that problem which exists throughout our society, and I think if
you go back and look at the level of discrimination 20 years ago,
you see a reflection of that not only in our composition of employ­
ment, but you see it throughout the society. There has been a very
dramatic improvement in that direction and while, as I indicated
in my prepared remarks, I am not satisfied with the progress that
has been made, we have actually made quite substantial progress.
In fact, I just had somebody look up some of the data the other
day and, for example, I had them put together the total employ­
ment of the officer corps of the Federal Reserve System because
that is where most of the discrimination earlier, in my judgment,
took place. If you look at it in 1977, of all officers in the System,
5.3 percent were female, 2.3 percent were minorities. The data for
1993 shows 22 percent female officers and 9 percent minority
officers.
Now, that is still less than I would like to see, but there is very
substantial progress here. I mean, for example, from 1987 to 1993




32
the proportion of minority officers went up from 5.4 percent to 9
percent and women from 16.1 percent to 22.2 percent. And that
trend is continuous. We are keeping the pressure on, we are mak­
ing progress.
I find it frustrating in a lot of particular areas and if I were to
say we aTe doing as well as we should I think the answer is no,
we are not.
M s. V elazquez . Can you tell me how you are going to improve
that?
Mr. Greenspan . What we are doing at this stage is putting into

place a fairly significant program which— I don’t want to take the
time of this committee to list, but there is a very considerable num­
ber of actions which we are taking to tiy to attract minorities and
women to the Federal Reserve System and we are involved in a sig­
nificant number of programs for sponsoring scholarships and in­
ternships which brings minorities to the Federal Reserve System.
It is a recruitment procedure which has emphasized a dispropor­
tionate number of new add-ons coming from women and minorities
and that is the reason why the total numbers are going up. The
only way you can do that is have a disproportionate number of your
new applicants from those groups. And we are looking for ways to
improve on that, and as I have said before this committee, we nave
got a way to go, but it is not because we are not trying in a very
vigorous manner.
Ms. V elazquez . Thank you, Mr. Chairman.
The Chairman . Will the gentlelady yield?
I think it is very important to bring out that last week I submit­
ted for the record the announced appointments by the Board of
Governors of the 12 chairmen for the Regional Federal Reserve
Bank Boards where there is apparently only 1 woman in the group
and as far as we could tell no minorities.
Why has the Board of Governors failed to approve more than one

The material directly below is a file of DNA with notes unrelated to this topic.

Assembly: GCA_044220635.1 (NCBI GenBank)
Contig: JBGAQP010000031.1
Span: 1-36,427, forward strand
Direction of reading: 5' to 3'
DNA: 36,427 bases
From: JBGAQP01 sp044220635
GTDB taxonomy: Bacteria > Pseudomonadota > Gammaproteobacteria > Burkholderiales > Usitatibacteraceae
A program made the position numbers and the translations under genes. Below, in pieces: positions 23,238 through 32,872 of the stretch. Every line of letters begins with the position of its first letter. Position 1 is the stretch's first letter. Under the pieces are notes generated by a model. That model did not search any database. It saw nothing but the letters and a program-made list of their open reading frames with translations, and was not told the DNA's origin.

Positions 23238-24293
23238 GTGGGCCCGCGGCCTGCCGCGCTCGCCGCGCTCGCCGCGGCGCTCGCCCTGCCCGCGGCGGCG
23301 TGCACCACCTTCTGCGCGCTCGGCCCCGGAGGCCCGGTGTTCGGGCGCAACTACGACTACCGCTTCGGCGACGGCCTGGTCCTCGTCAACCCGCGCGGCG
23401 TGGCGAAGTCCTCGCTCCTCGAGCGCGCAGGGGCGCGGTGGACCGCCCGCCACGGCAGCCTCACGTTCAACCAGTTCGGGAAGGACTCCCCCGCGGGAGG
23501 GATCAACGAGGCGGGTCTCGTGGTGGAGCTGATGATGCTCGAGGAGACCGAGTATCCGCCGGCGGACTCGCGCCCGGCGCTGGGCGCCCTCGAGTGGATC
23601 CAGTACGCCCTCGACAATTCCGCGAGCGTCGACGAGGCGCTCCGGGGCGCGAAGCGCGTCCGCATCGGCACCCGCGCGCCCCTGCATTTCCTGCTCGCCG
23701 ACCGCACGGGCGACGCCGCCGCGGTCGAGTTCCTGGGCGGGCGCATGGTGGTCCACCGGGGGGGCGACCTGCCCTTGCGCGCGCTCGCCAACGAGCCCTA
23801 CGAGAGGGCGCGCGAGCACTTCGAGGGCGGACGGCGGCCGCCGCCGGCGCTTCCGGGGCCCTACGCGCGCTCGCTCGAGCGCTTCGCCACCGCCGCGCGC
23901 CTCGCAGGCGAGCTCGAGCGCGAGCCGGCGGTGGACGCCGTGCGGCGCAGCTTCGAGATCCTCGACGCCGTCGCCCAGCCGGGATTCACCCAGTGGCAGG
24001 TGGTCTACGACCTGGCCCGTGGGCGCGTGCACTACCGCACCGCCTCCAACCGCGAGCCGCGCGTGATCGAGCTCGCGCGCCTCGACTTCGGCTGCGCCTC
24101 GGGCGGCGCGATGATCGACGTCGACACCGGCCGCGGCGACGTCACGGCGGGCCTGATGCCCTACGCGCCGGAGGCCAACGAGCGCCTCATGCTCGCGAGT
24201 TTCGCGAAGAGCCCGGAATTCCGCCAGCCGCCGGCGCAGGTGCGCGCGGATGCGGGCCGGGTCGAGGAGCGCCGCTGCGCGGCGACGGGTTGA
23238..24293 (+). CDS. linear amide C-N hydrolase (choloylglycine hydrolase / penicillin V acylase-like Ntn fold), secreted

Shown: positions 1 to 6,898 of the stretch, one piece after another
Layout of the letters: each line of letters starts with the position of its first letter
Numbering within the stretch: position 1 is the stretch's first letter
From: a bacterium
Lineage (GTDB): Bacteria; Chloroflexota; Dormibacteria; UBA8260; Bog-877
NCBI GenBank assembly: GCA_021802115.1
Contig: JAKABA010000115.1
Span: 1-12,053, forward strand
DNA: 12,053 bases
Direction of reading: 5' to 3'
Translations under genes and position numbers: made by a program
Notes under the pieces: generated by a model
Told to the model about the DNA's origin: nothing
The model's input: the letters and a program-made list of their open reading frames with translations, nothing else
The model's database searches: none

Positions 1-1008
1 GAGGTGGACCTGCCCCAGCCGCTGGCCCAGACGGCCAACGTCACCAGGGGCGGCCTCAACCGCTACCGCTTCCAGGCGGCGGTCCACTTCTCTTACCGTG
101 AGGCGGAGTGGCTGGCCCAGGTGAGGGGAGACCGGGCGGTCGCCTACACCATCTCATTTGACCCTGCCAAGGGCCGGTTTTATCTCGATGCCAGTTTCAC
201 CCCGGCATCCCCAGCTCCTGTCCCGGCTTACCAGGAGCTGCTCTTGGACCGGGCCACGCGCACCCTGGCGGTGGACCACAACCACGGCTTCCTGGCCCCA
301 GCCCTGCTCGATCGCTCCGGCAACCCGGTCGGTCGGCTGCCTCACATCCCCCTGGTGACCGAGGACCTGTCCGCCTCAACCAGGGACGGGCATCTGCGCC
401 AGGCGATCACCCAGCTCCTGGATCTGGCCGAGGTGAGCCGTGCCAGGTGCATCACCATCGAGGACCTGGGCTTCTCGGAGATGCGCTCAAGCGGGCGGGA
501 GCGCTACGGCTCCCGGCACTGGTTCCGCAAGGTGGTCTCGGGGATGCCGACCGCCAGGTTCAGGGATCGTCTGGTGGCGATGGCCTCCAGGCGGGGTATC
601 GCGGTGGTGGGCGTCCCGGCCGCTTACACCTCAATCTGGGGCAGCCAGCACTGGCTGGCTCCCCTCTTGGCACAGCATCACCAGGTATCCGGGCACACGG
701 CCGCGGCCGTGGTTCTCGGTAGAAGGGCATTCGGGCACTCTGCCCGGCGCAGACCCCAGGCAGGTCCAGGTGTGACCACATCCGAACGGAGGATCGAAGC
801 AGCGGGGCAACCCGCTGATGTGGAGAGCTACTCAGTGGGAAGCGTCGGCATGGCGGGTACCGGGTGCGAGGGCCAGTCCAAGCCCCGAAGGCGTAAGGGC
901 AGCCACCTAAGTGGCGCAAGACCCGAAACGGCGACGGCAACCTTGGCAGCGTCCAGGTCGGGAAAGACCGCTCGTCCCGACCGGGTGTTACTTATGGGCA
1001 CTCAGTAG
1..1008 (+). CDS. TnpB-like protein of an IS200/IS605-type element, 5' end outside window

woman and no minorities as presidents of the Reserve banks?
Mr. Greenspan . My recollection is we had three women as chair­
men last year, and there are a number of— in fact I have a list here
of the deputy chairmen and chairmen of which there are, of course,
24, and of tne 24 chairmen and deputy chairmen, 4 are women, 3
are minorities with duplication, 2 are labor, and 1 consumer.

So I would say what that is, is that that is a problem of the fact
of who we have and how we are moving them. But we have moved
up to a fairly high proportion of minorities and women in the dep­
uty chairmanships and the deputies automatically become chair­
men. So there are aberrations where periodically the timing means
that you dip a little, but we are still moving up on the trend and
the total or the combination of the two which is crucial continues
to move up.
The Chairm an . But the announcement last week is substantially
that, it was one woman-----Mr. Greenspan . I think that is correct. I have it here and I can
double check it.
Yes, that is correct.
The Chairm an . Thank you very much for yielding to me, Ms.
Velazquez.

Mr. Bachus is next.




33
Mr. Bachus . Chairman Greenspan, are you aware of the Presi­
dent’s September 20 letter to Chairman Gonzalez when he stated
that the Fed is functioning well and does not need an overhaul?
Mr. Greenspan . Yes, I am, Congressman.
Mr. BACHUS. He also said in that letter—and this is my con­
cern—that we run the risk of undermining market confidence in
the Fed by making major structural change in the Federal Reserve.
First of all, and let me say, I agree that the Fed is working and
is working well. As you stated in your statement, basically, it has
worked this way since 1935. And I think you agree with the Presi­
dent that we don’t need any major structural changes. Has he
riven you any indication since September 20 that he now endorses
this legislation?